Our assessment of global risk sentiment remains fairly weak and highly dominated by negative macro events. The simmering US-China trade altercation continues to undermine appetite for risk assets.
- US President Donald Trump’s decision to blacklist Chinese technology company Huawei from US telecom infrastructure has forced Google to suspend some of its business with the telecom giant.
- Geopolitical tensions between the United States and Iran have been escalated to new heights by a recent tweet by Trump which has raised the probability of a military conflict.
The positive rebound momentum from late last week is wearing off and the upside is capped, meaning most metals prices remain prone to selling pressure in the very short term. Three-month base metals prices on the London Metal Exchange were sluggish on Monday, with three-month copper and tin little changed while zinc was down by 0.3%. The rest of the complex managed to eke out small gains, with aluminium up 0.2%, and nickel and lead both up 0.1%.
In China, base metals prices on the Shanghai Futures Exchange were down across the board on Monday, with prices down by an average of 0.6%, led by a strong decline of 1.4% in the July zinc contract. This was followed by a 0.6% decline in the July nickel contract, while the July aluminium was down 0.5% and the July lead and September tin prices were down by 0.4%. July copper saw a milder decline of 0.3% and at the time of writing, it was trading at 47,730 yuan ($6,947) per tonne.
Spot copper prices in Changjiang were down by 0.3% at 47,700-47,860 yuan per tonne and the LME/Shanghai copper arbitrage ratio was last at 7.85.
Renewed selling interest in the precious metals complex has pushed the spot silver price to a new 2019 low of $14.39 per oz while spot gold price remained under selling pressure this morning, down 0.1%. Platinum and palladium prices fared better, with gains of 1% and 0.5% respectively this morning amid dip-buying interest on both metals.
On the SHFE, the June gold contract was down by 0.5% while the December silver contract was off by 0.8%.
In wider markets, geopolitical tensions in the Middle East have pushed the spot Brent crude oil price higher this morning at $73.27 per barrel, compared with last week’s low of $69.70 per barrel.
The yield on benchmark US 10-year treasuries has stabilized at 2.4011% and edged mildly higher from last week’s close of 2.3935%. There was little change on the German 10-year bund yield which remains in negative territory and was recently quoted at -0.1000%.
Asian equity markets were mixed this morning: Nikkei (+0.24%), Hang Seng (-0.63%), CSI 300 (-0.85%) and the ASX 200 (+1.74%).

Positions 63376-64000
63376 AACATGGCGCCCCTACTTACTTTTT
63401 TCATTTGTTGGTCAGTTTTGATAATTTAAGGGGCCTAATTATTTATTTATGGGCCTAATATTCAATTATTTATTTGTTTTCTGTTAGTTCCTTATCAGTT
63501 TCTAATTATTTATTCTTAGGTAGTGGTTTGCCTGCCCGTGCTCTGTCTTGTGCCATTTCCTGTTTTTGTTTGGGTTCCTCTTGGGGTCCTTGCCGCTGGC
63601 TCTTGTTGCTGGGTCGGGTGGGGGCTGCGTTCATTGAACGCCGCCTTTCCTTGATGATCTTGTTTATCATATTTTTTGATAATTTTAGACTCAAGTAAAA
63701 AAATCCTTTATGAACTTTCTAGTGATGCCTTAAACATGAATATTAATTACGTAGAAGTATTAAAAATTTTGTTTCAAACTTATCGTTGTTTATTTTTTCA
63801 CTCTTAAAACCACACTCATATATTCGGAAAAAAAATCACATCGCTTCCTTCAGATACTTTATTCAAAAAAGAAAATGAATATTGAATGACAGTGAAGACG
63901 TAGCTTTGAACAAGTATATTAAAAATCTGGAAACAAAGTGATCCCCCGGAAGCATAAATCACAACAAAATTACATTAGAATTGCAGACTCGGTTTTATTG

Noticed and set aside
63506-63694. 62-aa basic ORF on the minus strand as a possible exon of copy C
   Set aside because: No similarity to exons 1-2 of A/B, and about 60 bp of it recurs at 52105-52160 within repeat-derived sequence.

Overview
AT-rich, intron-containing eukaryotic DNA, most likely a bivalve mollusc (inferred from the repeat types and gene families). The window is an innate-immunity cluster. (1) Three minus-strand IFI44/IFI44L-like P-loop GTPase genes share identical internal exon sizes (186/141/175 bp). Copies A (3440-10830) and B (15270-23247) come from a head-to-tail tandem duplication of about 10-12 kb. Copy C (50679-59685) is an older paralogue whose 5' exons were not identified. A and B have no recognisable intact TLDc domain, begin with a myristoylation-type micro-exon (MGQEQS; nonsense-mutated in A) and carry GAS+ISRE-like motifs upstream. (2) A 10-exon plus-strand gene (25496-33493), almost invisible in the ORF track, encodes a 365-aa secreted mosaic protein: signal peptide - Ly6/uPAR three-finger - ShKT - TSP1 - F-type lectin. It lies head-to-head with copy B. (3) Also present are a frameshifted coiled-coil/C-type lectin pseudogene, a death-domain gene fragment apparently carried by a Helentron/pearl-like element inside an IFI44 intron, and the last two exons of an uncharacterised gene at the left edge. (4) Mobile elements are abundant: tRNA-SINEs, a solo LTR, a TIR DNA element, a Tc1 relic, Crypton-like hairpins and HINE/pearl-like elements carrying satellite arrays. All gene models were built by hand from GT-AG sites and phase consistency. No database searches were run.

US major indices were negative across the board at the close of trading on Friday May 17, with the Dow down 0.38%. S&P500 down 0.58% and with Nasdaq leading the decline, down 1.04% due to fragile global risk sentiment.
The dollar index maintained its upward trend and was recently quoted at 98.00, a contrast to last Monday’s low of 97.03. Sterling (1.2745) and the Australian dollar (0.6930) both saw some gains this morning, up 0.19% and 0.84% respectively. Meanwhile, the Japanese yen was weaker at (110.08) and the euro at (1.1160) is almost unchanged from Friday’s close of 1.1158.
The yuan continues to weaken at 6.9119, compared with around 6.7100 in mid-April before the escalation in the US-China trade dispute.
Data out already on Monday showed Japan’s preliminary GDP price index come in line at 0.2% while preliminary GDP came in better than expected at 0.5% against the -0.1% expected. The revised industrial production number from Japan also fared better, down 0.6% instead of the expected decline of 0.9%.
Other key data due out on Monday includes the latest producer price index numbers from Germany and the Buba Monthly Report. This is followed by speeches by US Federal Reserve chairman Jerome Powell and the country’s Federal Reserve Governor Richard Clarida today.
Today’s key themes and views
There is very little to be bullish about as selling interest has returned to the base metals complex this morning. There are growing geopolitical tensions between the US and Iran while the North American country’s trade relations with China have deteriorated. Tight backwardations in the nearby spreads for LME zinc, tin and nickel could put off fresh shorts but new materials returning to LME-approved sheds could cap any rebound momentum. Given the highly uncertain macro backdrop, LME copper and lead prices will remain under pressure in the short term while the LME aluminium price is generally in tandem with broader sentiment which remains weak in the short term.
Gold and silver prices are weak but both metals are finding some support near today’s low. A full military confrontation between the US and Iran could spark a major run in haven assets and a further sell-off in global equity indices should fuel a run to safety too.